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While the public debate surrounding the Presidential Committee on Election Integrity largely revolves around the formation and function of the Commission on Election Integrity itself, there is an underlying strategic assault being launched through the Commission that has the potential to end federal authority in cases of voting rights and remove all federal protections from minority communities that demands even greater attention.

The Trump Administration and the Republican Party have scheduled the full actualization of this strategy by 2018, and they are currently on track to succeed.

The strategy being used to accomplish this goal involves reprioritizing states’ rights ahead of federal authority, removing federal protections for minority groups and creating a fraudulent pool of research that can be used to argue against any claims of voter suppression and deprivation of voting rights in the federal court system.

All of these efforts resting on one Supreme Court case. None of these efforts can be countered without understanding the relationship between the efforts of the Commission on Election Integrity and that Supreme Court ruling.

In other words, we can’t understand or counter the Commission on Election Integrity without first understanding the case of Crawford v Marion County Election Board.

The Commission on Election Integrity and Crawford vs. Marion County

Kris Kobach, the Vice Chair of the Commission of Election Integrity, is a key component of a powerful, active and well-funded network of far-right politicians, researchers, lawyers, media counterparts and organizations that specifically work to dismantle Civil Rights and Protections for people of color, the working and underclasses and people living with disabilities. These groups include millions of organized white nativists and allied organizations that believe their survival depends on the cleansing of minorities from both the voting booths and the country. These organizations include the Project on Fair Representation, the Heritage Foundation, and the Federation for American Immigration Reform (FAIR).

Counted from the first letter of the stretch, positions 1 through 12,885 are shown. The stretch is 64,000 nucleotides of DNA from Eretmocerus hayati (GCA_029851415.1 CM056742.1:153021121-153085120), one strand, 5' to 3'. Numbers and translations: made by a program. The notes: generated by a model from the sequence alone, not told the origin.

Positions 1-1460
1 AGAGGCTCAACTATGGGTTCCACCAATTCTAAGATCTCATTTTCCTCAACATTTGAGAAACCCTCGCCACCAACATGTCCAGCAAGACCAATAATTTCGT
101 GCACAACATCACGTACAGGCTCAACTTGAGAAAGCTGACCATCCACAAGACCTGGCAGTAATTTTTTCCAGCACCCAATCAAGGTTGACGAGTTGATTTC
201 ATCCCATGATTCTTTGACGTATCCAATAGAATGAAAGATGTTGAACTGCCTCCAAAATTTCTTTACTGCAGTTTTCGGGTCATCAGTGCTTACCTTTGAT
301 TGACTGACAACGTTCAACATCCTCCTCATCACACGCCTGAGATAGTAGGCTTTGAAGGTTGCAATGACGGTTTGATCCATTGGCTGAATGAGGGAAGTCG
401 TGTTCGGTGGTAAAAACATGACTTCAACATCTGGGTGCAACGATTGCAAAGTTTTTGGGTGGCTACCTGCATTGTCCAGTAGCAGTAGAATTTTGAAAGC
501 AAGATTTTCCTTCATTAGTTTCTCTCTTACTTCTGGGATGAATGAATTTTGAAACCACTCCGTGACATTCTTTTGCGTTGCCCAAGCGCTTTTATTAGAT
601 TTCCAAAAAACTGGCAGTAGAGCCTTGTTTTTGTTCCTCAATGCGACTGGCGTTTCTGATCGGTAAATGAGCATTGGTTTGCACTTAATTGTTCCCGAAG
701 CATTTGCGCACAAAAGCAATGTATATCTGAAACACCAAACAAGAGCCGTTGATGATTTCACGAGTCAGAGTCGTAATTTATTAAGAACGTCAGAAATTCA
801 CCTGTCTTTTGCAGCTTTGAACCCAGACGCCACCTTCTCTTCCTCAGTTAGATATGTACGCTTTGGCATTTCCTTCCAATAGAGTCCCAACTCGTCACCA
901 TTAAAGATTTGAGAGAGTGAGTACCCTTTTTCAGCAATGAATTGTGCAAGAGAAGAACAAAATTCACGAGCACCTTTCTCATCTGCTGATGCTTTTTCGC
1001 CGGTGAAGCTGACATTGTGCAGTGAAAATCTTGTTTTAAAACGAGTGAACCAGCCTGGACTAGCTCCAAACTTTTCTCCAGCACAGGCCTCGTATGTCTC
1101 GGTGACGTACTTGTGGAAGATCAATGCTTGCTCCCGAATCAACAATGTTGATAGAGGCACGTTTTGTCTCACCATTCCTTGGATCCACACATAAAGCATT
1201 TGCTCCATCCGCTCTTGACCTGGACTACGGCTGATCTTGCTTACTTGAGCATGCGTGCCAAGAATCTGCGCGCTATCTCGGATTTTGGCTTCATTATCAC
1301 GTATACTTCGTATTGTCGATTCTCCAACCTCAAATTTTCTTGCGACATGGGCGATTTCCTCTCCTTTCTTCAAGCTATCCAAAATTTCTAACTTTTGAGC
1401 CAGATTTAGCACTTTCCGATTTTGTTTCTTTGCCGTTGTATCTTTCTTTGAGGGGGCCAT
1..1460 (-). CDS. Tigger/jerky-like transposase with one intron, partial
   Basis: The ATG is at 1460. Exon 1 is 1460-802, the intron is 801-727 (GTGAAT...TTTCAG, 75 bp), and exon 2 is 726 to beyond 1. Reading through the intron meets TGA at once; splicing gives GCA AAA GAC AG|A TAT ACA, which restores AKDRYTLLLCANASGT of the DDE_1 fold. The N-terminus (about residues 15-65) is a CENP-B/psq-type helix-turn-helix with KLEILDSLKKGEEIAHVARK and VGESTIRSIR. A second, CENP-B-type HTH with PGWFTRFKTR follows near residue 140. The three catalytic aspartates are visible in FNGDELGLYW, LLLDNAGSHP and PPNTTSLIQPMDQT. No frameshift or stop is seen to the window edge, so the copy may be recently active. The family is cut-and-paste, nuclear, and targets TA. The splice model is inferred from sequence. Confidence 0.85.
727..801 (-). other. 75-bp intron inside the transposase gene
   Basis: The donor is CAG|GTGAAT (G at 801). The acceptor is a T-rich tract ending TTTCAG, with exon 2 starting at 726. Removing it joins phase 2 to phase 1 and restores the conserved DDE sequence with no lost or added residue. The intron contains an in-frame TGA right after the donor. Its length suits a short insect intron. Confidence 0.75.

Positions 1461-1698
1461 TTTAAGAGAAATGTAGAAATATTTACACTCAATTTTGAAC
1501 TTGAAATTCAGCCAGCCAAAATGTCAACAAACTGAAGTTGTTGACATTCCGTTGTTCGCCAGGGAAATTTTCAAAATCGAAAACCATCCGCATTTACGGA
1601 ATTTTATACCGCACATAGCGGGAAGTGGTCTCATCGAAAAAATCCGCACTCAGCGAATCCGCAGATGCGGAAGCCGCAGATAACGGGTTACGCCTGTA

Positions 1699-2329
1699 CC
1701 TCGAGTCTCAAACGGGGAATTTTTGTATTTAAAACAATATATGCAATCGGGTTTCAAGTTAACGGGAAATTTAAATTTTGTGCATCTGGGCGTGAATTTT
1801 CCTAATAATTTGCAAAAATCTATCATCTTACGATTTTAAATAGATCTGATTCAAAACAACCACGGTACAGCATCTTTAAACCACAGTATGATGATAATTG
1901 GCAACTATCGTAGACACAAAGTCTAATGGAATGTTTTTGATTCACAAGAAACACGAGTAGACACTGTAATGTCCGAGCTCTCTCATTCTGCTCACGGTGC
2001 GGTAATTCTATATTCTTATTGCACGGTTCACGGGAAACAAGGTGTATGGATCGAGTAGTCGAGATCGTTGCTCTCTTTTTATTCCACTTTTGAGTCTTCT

FAIR, for example, boasts 1.3 million members and support from approximately 50 private funding institutions, works to advance a political agenda which includes:

“[Reducing] legal immigration from well over one million presently, to 300,000 a year over a sustained period will allow America to more sensibly manage its growth, address its environmental needs, and maintain a high quality of life. To make that happen, we work for policies that put the interests of American citizens ahead of big business and special interests demands.”

Kris Kobach is one of FAIR’s star players, and has built his career off of designing and diffusing policies that deprive minorities of a number of civil rights. His expertise, though, is in deprivation of voting rights.

Two of his most popular, widely implemented and destructive voter suppression tactics are voter purging and voter ID restrictions. In design, both of these tactics violate the rights of voters according to the Equal Protections Clause of the 14th Amendment and the Voting Rights Act of 1965. In implementation, these tactics also been found to violate the Help America Vote Act (HAVA) and the National Voter Registration Act (NVRA) in district and circuit courts around the country.